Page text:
Is it wrong to be your kid’s administrative assistant?

by Grace

Many parents believe there are valid reasons for acting as your kid’s administrative assistant in the college application process.  Here is how one mother expressed it in a CollegeConfidential thread:

I feel a like a helicopter mom… but my kid is so busy with 4 AP classes, tons of EC’s, and writing application essays like crazy. I’d rather she focus on getting A’s and writing good essays; I’ll happily do the labels and envelopes and online ordering.

College admissions is a high-stakes game, so I agree with this.

I am a helicopter mom when it comes to the college admissions because of one simple reason – it costs alot of money. I’m not just going to let my child go with it….

Kids tend to take the world as they find it, so unless the parent seeks out and presents opportunities, the kid is likely to miss some good ones. That’s been my primary role in the college search: suggesting colleges, arranging trip logistics, researching FA information and filling out EFC calculators.

In some cases, kids going it alone have needed therapy!

… Our D handled the entire college application process all by herself without asking or accepting any help from me or my husband. I’d like to point out that she was accepted to every single college she applied to. She applied for scholarships by herself and was awarded a full academic scholarship at the college she is currently attending.

The entire process was EXTREMELY STRESSFUL for her and she began to suffer from anxiety and depression for the first time in her life. We ended up getting her counseling. She is doing much, much better now….

D was very adamant about handling the entire admissions process without any assistance. I offered to help out on numerous occasions, but she firmly declined my offers. Even though it was extremely stressful, I believe that she gained a great deal of self-confidence. Believe me, I hated to see her suffer from anxiety. Her therapist agrees that she is a much stronger person now that she realizes that she is capable of handling life’s challenges on her own….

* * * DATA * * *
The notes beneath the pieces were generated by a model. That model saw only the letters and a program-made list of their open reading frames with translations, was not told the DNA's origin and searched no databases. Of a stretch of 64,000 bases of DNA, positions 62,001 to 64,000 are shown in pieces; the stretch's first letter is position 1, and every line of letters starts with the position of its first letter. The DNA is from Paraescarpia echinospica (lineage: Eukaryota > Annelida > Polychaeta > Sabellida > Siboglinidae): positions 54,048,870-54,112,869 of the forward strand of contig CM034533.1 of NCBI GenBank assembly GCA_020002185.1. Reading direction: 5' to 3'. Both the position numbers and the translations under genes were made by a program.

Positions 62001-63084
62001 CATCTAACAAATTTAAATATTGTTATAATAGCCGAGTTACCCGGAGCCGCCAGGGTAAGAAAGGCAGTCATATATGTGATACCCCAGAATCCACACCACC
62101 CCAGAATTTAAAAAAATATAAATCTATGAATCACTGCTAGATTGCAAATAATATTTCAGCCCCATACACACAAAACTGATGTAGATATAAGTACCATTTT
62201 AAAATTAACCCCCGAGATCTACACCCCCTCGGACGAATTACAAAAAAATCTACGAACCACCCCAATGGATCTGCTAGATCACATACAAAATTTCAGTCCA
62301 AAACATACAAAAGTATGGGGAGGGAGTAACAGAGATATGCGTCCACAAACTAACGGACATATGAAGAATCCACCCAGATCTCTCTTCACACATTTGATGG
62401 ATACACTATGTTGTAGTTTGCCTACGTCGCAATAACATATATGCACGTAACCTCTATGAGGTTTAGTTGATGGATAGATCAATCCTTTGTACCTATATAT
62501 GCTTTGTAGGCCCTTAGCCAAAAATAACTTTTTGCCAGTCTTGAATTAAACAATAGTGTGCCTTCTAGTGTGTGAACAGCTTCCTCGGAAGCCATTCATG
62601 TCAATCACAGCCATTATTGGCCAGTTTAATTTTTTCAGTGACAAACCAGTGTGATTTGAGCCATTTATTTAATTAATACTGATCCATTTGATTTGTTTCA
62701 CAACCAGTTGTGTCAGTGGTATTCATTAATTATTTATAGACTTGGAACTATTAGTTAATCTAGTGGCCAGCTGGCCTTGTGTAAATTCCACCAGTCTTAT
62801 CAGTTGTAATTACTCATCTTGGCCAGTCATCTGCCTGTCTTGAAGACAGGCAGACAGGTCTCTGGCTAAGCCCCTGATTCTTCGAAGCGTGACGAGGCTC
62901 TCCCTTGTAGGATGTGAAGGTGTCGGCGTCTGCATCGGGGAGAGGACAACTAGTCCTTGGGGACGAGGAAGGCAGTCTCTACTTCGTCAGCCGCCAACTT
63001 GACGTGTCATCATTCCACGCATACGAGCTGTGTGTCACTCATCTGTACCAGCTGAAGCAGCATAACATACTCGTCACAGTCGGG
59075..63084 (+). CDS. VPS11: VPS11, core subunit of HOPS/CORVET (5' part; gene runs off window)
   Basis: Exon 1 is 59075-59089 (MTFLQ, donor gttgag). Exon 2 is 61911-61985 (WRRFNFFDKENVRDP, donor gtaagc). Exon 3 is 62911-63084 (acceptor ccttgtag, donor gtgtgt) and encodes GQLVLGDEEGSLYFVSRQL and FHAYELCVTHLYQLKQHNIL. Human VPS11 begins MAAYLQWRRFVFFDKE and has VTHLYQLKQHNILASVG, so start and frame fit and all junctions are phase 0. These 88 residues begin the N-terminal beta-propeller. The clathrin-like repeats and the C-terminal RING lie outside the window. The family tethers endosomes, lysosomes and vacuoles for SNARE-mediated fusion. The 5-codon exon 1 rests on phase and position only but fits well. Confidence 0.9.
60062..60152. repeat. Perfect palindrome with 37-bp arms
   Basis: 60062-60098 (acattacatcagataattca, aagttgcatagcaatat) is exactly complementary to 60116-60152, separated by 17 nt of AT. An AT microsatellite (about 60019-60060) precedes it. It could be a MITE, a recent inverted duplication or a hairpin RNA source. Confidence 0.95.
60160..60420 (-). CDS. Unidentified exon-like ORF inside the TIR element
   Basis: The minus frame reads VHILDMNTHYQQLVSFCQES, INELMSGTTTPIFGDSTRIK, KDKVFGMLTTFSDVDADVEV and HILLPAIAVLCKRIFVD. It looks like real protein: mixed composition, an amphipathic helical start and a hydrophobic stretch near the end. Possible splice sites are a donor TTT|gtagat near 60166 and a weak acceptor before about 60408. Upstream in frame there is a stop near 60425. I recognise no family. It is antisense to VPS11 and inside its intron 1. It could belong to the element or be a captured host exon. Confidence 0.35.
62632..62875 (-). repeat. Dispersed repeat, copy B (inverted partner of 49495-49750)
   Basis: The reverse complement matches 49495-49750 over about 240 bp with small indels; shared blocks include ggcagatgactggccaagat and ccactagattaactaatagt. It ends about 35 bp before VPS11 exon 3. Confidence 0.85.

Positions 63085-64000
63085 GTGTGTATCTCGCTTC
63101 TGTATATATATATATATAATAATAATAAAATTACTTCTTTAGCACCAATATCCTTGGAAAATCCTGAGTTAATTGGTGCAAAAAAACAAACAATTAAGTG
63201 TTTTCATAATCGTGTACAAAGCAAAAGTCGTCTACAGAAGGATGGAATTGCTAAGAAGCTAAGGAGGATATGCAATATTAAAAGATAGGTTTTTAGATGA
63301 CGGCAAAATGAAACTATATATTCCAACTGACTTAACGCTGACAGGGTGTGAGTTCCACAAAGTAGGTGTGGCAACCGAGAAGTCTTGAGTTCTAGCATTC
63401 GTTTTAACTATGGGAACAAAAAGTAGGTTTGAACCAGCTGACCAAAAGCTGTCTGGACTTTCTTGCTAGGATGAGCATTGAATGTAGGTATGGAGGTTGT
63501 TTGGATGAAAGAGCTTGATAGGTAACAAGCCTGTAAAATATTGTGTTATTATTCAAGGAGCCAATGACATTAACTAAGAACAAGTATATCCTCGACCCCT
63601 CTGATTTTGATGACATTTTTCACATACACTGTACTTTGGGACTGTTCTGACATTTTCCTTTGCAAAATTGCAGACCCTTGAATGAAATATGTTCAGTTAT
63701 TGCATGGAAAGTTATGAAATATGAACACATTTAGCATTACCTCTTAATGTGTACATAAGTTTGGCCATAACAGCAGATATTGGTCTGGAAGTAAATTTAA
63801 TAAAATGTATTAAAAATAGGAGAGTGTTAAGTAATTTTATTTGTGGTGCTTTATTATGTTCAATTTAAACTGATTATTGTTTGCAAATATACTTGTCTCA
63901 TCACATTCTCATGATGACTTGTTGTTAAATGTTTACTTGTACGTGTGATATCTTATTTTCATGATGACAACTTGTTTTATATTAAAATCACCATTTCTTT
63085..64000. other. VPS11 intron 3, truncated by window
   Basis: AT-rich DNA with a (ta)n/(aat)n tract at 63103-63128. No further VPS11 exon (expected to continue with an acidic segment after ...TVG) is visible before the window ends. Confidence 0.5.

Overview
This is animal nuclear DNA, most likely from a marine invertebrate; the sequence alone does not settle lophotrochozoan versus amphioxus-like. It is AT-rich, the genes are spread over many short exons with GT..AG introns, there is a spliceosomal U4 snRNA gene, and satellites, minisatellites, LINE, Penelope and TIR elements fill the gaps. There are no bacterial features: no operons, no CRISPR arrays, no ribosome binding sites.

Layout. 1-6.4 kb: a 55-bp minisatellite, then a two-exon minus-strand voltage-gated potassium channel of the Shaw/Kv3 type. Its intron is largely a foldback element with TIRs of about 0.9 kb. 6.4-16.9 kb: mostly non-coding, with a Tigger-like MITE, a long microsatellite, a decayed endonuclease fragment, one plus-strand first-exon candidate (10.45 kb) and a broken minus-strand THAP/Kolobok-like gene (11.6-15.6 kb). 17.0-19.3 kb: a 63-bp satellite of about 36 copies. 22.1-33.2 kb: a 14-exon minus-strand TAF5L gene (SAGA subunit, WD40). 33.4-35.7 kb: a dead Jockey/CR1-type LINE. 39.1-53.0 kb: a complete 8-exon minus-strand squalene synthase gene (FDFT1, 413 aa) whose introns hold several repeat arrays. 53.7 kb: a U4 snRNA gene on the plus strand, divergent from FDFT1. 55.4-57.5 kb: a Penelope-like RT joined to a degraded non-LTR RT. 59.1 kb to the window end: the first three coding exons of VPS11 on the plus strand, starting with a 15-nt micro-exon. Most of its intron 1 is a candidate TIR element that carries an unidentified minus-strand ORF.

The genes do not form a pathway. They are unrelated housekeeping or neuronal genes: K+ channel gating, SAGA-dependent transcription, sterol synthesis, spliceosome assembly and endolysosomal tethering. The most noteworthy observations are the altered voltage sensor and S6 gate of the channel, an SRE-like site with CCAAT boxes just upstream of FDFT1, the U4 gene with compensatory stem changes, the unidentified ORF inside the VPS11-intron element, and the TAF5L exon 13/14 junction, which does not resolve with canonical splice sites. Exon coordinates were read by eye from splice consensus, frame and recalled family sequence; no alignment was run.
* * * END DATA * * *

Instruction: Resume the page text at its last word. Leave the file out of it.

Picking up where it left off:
What’s the deal?  Can’t the average kid handle the college application process on his own without ending up on the therapist’s couch?  Why are parents so involved?

  • It’s very expensive.  Parents who want to be sure they’re getting the best deal feel they need to step in because their child is not savvy enough to handle that aspect of the college search.
  • It’s very competitive.  Applications often need to be packaged in a way that will make them stand out in the increasingly sophisticated enrollment management  process.
  • It makes a difference.  Adding or removing a college from the list, not missing an important deadline, and suggesting essay topics can be key in opening up opportunities that otherwise would have been missed if a parent had let their kid go it alone.

Our local school guidance counselor did a terrific job in overseeing the college application process a few years ago, but from what I’ve read this is very unusual.  Many high schools are understaffed or poorly informed, leaving students to fumble through the college choices, applications, recommendation letters and financial aid information on their own.  Lucky is the kid whose parent will step in to help.

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9 Responses to “Is it wrong to be your kid’s administrative assistant?”

  1. If you the parent are going to be paying for college, then it does make sense to be involved in the process. Parents certainly should cooperate in order to fill out financial aid forms (although unfortunately, many refuse). Even if the parent is unable to help financially, there’s a role to be played in steering kids away from 3rd-tier schools with aggressive marketing and high tuition as well as good schools where the loans will wind up being crushing at the salary level that it is realistic to expect for that major.

    For comic relief:

    http://dearwendy.com/columns/my-parents-want-to-buy-me-a-house-and-im-pissed/#comments